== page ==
Cancer-related distress is also closely related to coping, as well as general day-to-day stress. In this sense, a certain amount of distress is normal when an individual or a relative has cancer; however, some people might be affected more than others and could start to experience high levels of distress, which would interfere with daily functioning and responsibilities [21,22]. On the one hand, if parents experience this distress, the support they provide to their child could be compromised in quantity or quality [23]. On the other hand, if the child experiences this distress, his/her coping could also be compromised and he/she could not properly adhere to treatment or other medical guidelines that are essential to the therapeutic approach [24]. Additionally, the patient could start to experience psychological disturbances that, if not attended, could lead to a major psychopathology that would hamper adaptation.

Thus, the relationship between cancer adaptation, stress and coping in the case of childhood cancer is very complex, since both patients and their parents are involved in the adaptation process from diagnosis to survivorship.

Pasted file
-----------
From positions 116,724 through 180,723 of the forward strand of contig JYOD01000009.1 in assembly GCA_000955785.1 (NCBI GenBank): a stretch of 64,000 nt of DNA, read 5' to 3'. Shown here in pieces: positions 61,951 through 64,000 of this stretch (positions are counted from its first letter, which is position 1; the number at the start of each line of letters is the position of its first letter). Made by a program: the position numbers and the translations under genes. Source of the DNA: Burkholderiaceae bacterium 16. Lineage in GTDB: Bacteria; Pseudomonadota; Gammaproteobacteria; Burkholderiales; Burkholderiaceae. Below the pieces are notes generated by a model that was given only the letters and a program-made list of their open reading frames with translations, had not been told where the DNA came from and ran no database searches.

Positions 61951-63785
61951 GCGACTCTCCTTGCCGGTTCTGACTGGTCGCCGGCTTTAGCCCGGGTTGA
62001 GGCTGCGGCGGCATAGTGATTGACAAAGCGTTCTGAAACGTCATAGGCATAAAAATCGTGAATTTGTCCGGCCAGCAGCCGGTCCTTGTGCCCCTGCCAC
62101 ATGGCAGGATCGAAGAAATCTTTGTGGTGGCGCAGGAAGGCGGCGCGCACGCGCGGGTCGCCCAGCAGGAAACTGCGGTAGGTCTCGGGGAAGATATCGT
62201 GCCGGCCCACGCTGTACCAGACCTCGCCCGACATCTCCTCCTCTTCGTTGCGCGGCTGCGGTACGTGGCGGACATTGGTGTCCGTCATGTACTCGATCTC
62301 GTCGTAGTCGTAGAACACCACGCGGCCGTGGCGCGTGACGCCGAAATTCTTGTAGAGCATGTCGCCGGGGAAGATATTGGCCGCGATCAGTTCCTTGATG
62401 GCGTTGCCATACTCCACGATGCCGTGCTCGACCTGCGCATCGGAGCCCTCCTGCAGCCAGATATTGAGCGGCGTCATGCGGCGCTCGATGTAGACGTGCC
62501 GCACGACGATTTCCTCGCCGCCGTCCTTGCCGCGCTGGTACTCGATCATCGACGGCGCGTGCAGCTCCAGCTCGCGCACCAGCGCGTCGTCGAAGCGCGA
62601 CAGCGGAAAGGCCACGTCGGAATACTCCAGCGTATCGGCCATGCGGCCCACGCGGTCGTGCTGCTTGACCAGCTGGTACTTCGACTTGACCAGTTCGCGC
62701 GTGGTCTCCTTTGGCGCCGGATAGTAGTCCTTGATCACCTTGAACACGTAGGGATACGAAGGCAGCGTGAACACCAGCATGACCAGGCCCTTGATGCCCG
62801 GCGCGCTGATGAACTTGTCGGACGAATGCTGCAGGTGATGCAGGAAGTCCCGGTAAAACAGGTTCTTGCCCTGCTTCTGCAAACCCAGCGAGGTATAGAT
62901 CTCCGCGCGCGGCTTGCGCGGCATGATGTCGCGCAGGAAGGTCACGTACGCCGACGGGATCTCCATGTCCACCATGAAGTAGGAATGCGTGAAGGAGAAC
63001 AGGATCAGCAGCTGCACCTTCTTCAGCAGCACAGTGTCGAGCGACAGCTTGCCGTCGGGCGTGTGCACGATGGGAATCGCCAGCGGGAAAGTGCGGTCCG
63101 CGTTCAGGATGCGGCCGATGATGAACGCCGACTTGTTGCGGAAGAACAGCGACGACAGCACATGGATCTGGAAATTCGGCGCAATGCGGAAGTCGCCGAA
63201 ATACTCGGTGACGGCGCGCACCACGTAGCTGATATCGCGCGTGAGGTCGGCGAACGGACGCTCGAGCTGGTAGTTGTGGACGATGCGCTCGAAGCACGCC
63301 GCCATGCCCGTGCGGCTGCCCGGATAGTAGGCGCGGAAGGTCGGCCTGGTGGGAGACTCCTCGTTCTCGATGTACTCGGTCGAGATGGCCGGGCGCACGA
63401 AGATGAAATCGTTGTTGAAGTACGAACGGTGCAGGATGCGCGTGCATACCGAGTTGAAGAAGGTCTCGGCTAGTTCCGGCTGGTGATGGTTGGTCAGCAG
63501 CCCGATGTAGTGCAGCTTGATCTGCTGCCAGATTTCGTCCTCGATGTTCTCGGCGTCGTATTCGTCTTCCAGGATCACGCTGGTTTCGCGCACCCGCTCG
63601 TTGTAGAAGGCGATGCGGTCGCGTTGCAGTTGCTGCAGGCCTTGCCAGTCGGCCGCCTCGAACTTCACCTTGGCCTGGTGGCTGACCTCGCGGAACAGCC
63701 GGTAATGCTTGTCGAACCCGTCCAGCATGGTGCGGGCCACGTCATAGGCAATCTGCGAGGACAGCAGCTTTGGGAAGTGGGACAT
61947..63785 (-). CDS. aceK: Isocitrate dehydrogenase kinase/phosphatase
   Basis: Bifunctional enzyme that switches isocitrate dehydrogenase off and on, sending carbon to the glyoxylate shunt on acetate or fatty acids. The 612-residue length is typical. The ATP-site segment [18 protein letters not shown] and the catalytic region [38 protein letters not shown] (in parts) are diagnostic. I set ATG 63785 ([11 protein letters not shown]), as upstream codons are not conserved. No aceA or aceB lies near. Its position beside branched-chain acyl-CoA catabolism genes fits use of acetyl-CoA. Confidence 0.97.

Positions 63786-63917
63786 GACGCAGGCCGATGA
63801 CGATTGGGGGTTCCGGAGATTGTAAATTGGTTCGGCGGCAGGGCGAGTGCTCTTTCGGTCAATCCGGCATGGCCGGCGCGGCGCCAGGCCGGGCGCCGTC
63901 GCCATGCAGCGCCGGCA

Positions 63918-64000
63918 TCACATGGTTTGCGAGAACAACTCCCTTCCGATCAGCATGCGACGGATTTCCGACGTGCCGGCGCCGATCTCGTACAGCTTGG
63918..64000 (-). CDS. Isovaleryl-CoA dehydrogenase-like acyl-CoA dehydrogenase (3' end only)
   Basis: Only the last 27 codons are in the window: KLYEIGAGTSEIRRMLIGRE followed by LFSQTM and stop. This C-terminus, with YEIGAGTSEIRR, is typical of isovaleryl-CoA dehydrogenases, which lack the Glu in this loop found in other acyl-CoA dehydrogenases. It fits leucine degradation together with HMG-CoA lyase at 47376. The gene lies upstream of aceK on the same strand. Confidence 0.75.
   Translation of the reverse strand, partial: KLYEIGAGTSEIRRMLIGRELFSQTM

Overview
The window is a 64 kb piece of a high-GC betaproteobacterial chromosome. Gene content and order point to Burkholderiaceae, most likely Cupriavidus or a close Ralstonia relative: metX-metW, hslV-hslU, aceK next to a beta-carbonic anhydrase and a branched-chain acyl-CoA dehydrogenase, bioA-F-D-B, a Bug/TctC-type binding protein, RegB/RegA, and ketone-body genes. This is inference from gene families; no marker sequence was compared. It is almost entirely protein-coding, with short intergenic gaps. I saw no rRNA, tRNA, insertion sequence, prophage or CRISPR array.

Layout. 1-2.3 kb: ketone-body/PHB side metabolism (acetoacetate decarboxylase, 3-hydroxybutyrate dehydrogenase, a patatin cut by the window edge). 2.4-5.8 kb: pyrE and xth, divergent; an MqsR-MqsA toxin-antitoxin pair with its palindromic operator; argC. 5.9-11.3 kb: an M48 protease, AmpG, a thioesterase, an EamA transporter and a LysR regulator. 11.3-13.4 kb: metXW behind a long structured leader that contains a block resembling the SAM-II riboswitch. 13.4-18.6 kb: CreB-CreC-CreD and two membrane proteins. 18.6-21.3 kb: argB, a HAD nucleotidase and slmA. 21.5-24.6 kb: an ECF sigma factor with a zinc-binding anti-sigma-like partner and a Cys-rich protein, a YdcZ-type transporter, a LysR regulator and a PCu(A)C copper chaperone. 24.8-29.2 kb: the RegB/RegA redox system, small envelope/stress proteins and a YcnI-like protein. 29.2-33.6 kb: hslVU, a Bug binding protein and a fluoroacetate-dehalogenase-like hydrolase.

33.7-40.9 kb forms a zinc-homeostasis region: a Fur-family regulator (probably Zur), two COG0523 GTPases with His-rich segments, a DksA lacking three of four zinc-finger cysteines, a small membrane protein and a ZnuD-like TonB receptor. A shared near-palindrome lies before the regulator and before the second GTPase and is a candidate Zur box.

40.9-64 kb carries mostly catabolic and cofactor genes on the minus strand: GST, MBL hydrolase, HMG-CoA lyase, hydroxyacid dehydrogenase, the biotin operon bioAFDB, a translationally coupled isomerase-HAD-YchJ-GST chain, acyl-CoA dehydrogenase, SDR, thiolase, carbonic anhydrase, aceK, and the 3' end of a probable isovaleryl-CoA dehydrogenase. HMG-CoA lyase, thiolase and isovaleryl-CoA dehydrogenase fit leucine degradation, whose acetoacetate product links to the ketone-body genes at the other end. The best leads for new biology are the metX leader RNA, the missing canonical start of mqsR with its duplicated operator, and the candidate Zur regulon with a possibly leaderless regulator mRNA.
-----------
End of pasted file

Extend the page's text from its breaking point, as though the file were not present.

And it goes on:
In this study, some of the above mentioned factors have been considered. The focus has been set to explore whether past and current personal and familial factors are related to different outcomes with regard to the psychological status of the survivors. The following research questions are posed: firstly, how is the psychological status of adolescent cancer survivors compared to general population? Secondly, how does certain personal (coping and cancer-related distress during hospitalization) and familial factors (general stress in survivorship and cancer-related distress during and after hospitalization) relate to such outcomes?